Court decision on trade incentive payments could have far-reaching GST consequences – March 2014
A recent decision by the Full Federal Court dealt with the goods and services tax (GST) treatment of four types of manufacturer incentive payments made to a car dealership. However the decision, and the Tax Office’s response, is likely to have an impact in the wider market, not just in the motor vehicle dealership industry.
The GST law in relation to identifying “supply” and “consideration for supply” are not industry specific. Therefore the interpretations and concepts that have been highlighted by the court case may have implications for business taxpayers in many other industries that use supplier rebate programs, incentive agreements and similar schemes.
In fact, should any business’s circumstances reflect the decisions in the case and/or the Tax Office’s administrative advice as offered in its “decision impact statement”, that business may well be entitled to claim a refund. In fact, all business taxpayers should also take these factors into consideration before finalising any proposed future supplier rebate or incentive agreements.
A business taxpayer, AP Group, ran a number of car dealerships, selling motor vehicles to end users. AP Group entered into dealership agreements with vehicle manufacturers and wholesale distributors, which included incentive payments such as the following:
- Fleet rebate — in some cases the dealer will have paid more for a car than if they were a fleet buyer, so the difference in price is paid to the dealer
- Run-out model support payment – the dealer receives payments by reference to cars earmarked from specified run-out stock (with no requirement to pass on any discount to end user)
- Retail target incentive – payments made to dealers that achieve sales volume targets
- Wholesale target incentive – orders placed within certain parameters for a qualifying period receive percentage discount on subsequent invoices, with payments not tied to sales made.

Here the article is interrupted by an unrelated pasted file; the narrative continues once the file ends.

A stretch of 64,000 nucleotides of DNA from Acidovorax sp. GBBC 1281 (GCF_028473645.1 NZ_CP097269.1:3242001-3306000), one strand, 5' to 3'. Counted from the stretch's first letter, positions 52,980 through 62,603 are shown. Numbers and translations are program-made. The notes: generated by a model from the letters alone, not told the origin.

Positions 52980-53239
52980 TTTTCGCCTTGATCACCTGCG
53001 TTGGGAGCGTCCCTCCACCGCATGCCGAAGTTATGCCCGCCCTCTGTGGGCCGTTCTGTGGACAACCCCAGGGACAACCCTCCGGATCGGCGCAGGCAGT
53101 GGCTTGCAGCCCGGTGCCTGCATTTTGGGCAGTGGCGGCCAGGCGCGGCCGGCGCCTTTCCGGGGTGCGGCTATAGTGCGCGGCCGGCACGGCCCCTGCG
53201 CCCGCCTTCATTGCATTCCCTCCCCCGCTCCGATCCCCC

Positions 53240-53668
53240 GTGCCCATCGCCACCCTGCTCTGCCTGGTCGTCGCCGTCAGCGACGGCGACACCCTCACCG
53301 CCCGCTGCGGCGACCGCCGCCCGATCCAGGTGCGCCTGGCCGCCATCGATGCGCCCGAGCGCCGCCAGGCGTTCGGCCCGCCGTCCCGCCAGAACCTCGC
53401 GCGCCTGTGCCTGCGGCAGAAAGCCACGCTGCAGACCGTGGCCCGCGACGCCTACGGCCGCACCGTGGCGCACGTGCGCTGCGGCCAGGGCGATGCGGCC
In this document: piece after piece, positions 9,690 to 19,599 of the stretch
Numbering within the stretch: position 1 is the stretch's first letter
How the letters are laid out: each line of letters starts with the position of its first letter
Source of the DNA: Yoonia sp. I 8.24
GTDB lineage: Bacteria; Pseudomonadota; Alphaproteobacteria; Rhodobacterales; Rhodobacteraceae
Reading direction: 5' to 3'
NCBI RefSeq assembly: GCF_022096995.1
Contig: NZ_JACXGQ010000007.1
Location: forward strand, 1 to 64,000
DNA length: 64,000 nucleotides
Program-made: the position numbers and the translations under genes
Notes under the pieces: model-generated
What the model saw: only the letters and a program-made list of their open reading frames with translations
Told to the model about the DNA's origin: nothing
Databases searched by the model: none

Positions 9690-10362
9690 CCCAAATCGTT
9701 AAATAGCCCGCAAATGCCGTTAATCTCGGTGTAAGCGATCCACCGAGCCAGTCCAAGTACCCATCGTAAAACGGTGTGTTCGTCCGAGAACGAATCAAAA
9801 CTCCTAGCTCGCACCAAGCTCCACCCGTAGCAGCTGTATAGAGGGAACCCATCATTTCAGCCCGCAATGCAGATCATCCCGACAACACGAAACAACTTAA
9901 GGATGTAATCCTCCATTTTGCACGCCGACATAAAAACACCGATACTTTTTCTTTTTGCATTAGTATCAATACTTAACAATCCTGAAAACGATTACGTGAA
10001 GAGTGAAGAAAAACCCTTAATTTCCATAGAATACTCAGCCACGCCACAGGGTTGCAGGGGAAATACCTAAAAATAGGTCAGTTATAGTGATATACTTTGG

The Tax Office had taken the view that each of these attracted liability for GST, as they were “consideration for taxable supplies” under the GST rules. The taxpayer however disagreed with this, with the resulting appeals and counter-appeals landing the case before the Full Federal Court.
The end result from the AP Group case is that the first two of the above payments have been deemed to attract GST, while the last two do not. Basically this is because the Full Federal Court was of the view that the first two constitute “consideration” for the supply of cars to AP Group’s customers. Therefore GST will specifically be payable on fleet rebates and run-out model support payments that have the characteristics of the examples in the case, however in more general terms similar incentive arrangements for businesses operating in industries other than vehicle retail may in fact also attract GST.
And a warning regarding motor vehicles that were subject to the luxury car tax (LCT) before the court decision – the LCT liability will increase as a result of the incentive payment being added to the consideration paid by the customer, or for cars that were just under the LCT threshold before may now be over it.
The Tax Office’s decision impact statement (ask this office for a copy, or speak to us about it) makes it plain that the Tax Office may consider similar incentive agreements made in other industries to be “consideration for taxable supplies”, but it says that this will be dependent on relevant facts and circumstances. It also says that it will prepare guidance for other industries.
The Tax Office has also announced that it is reviewing GST public rulings that discuss “supply” as well as “consideration for supply” to determine whether any revisions are necessary to these rulings. Consult this office for more if you have any concerns regarding this area of the tax law.